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The practice of nurses treating patients in hospital corridors must not be allowed to become the “new normal” in the face of unprecedented demand, health leaders have warned.
They noted how more and more nurses were being relocated from wards to care for patients in temporary arrangements due to overcrowding and bed shortages, raising patient safety concerns.
“Patient safety is being compromised too often at present”
The cautions over the rising prevalence of “corridor medicine” come as evidence suggests emergency care nurses in England are facing the toughest winter on record.
Saffron Cordery, deputy chief executive officer at NHS Providers, which represents trusts, said: “The fact that some trusts may have to redeploy nurses away from other wards to look after patients who are temporarily waiting in hospital corridors shows the level of strain the health service is now under.
“Long waits or being treated in corridors or waiting rooms is not appropriate for patients, risking their dignity and safety.”
Ms Cordery said treating patients in corridors or other temporary arrangements added extra stress for staff already working in a high-pressured environment.
“We must not allow this to become the new normal,” she added.
This week Nursing Times reported from picket lines in the ongoing Northern Ireland nurse strikes.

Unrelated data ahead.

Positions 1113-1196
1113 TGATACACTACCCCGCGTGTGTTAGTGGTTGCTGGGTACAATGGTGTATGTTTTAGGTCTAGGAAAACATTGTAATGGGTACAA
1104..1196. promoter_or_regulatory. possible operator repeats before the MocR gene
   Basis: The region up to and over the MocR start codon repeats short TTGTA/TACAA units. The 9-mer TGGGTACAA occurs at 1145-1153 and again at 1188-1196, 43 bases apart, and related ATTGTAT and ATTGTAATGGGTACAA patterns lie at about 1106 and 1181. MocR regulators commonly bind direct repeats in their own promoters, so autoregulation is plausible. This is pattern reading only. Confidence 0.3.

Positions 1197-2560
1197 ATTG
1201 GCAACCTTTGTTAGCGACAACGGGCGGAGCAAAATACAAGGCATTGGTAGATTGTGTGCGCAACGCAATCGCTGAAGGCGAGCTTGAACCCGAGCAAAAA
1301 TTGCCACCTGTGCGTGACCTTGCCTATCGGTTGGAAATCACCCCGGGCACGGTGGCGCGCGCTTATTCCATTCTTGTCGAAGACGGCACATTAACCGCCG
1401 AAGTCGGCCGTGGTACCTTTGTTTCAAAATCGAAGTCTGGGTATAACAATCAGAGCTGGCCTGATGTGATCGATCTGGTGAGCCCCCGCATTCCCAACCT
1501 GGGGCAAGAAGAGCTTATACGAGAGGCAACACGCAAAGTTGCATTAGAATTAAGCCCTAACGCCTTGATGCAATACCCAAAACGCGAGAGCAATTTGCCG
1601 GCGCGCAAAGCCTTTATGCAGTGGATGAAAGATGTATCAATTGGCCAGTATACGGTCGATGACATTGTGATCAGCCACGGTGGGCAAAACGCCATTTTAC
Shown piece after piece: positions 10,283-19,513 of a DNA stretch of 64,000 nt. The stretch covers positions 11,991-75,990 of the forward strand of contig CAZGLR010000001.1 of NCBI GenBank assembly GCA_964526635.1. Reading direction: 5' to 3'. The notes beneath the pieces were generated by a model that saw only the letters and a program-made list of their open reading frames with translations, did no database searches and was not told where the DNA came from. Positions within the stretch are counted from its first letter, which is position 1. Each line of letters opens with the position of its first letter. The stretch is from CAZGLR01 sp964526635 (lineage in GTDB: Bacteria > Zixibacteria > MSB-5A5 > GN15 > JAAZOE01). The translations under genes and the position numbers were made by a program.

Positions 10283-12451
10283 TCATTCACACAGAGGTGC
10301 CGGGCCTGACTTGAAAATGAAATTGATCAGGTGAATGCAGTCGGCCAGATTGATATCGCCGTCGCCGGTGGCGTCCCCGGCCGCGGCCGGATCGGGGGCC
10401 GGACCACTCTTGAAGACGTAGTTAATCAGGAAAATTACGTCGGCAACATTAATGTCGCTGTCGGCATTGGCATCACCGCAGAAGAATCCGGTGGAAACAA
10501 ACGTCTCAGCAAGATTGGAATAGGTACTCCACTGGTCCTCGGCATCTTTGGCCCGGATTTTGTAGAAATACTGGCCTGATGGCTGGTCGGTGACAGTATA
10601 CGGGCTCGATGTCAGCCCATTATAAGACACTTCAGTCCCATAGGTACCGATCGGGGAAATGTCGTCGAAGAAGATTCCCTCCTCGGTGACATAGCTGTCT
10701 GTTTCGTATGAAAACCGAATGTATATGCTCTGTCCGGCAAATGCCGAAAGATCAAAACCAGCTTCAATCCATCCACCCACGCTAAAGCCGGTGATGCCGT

Conor McDowell, a charge nurse in Belfast, noted that unsafe staffing levels had led to the increased practice of corridor nursing in the country.
He said: “People are being nursed in corridors and we now talk about corridor medicine and how we maintain and respect dignity of those patients, which is absolutely ludicrous.
“When I qualified nine years ago, I never thought I would nurse a patient on a corridor but unfortunately it’s come to that.”
The NHS released performance figures last week revealing that more than two million people attended emergency services during December, which is an increase of 133,506 compared to the same period in 2018.
Last month, 2,347 patients in England were waiting for longer than 12 hours after decision to admit, often on trolleys in hospital corridors.
This number increased from 284 in December 2018 and 1,112 in November 2019.
Dave Smith, chair of the Royal College of Nursing’s Emergency Care Association, said: “Having to provide care to patients in corridors and on trolleys in overcrowded emergency departments is not what we came into nursing for.
“It’s not just undignified for patients, it’s also often unsafe.
“Long waits or being treated in corridors or waiting rooms is not appropriate for patients”
“Staff from across the NHS are reporting having to work in corridors, but this problem isn’t going to go away unless we can increase the number of nurses in the health service.”
Mr Smith said more nurses were needed across services to tackle this unprecedented demand, including on hospital wards and in the community.
He added: “Patient safety is being compromised too often at present.”
Data from ambulance services found that in December crews responded to 790,294 incidents, which was the busiest month on record averaging 25,493 call-outs per day.
The figures also showed that ambulance crews were attending more patients who were so ill that they required hospital treatment, with admissions up by 3% compared to the previous year.
Handover times between ambulance and hospital staff were also up due to the levels of demand.
An NHS spokeswoman said: “While the NHS has more beds open this winter than last, our A&Es have had to treat more than a million extra patients over the past year.
“So as well as 50,000 more nurses and extra hospital beds, over the next few years it’s also going to be necessary to rebuild and expand most A&E departments across England.”